TLS Trivia Question #5
Question: The squat exercise…
- is dangerous for the knees
- is dangerous for the back
- serves no purpose
- done properly, is a prerequisite motor skill that improves nearly every movement that facilitates and preserves an active, independent life, from work to sport to recreation to old age. Also, squatting burns a large amount of calories.
Answer: Perhaps the exercise deemed by so many people as evil has more to do with its capacity to build supra-human strength than its positive contribution to life, work, and recreation, or its reliability in extending independence and physical function into old age.
People (even many personal trainers who should know better) possess a preconceived bias that the squat exercise involves a 200-pound barbell, but never even imagine that this compound exercise often starts with just body weight, perhaps even assisted by a chair.
Another reason for rampant bias against the squat exercise — especially the back squat — is that it provides the body with inherently high mechanical leverage so that large weight can be lifted. Given time and training adaptation, experienced lifters can squat hundreds of pounds, with top weight regularly exceeding 1,000 pounds.
With this kind of weight lifted, it’s easy to see why so many people — even so-called professional fitness trainers — suffer a cognitive dissonance: they think the squat exercise must be for meatheads only, yet they don’t think about what they had to do to take a shit in the morning.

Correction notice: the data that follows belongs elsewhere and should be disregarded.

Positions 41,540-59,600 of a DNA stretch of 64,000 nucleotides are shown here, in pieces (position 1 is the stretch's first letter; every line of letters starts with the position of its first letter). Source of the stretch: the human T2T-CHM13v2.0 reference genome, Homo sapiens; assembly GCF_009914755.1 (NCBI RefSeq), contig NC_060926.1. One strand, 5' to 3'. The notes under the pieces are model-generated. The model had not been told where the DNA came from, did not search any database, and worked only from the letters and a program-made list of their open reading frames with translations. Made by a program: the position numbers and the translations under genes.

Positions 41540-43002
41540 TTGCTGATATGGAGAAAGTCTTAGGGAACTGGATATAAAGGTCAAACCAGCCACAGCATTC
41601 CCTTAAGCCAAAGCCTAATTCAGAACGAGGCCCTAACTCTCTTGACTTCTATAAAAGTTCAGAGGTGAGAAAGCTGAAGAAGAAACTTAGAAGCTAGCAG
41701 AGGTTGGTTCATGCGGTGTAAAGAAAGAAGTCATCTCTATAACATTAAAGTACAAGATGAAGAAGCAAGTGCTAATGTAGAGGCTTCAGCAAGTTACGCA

Done properly, the squat exercise is no more dangerous to the back or knee as any other exercise deemed benign and safe — except that the squat exercise can be considered the king of all exercise because in single, primal motion it positively stimulates the entire musculoskeletal, cardiovascular, respiratory, and endocrine systems.
The problem with the squat is that too many bozos in the gym (or people working with under-qualified trainers) perform it with improper technique or progress inappropriately with aggressive weight.
Done well and with proper progression, the squat can be a stand-alone exercise that stimulates the entire body for amazing functional strength, functional longevity, and, because of its significant stimulus to the other systems of the body, improved health.
The answer is D.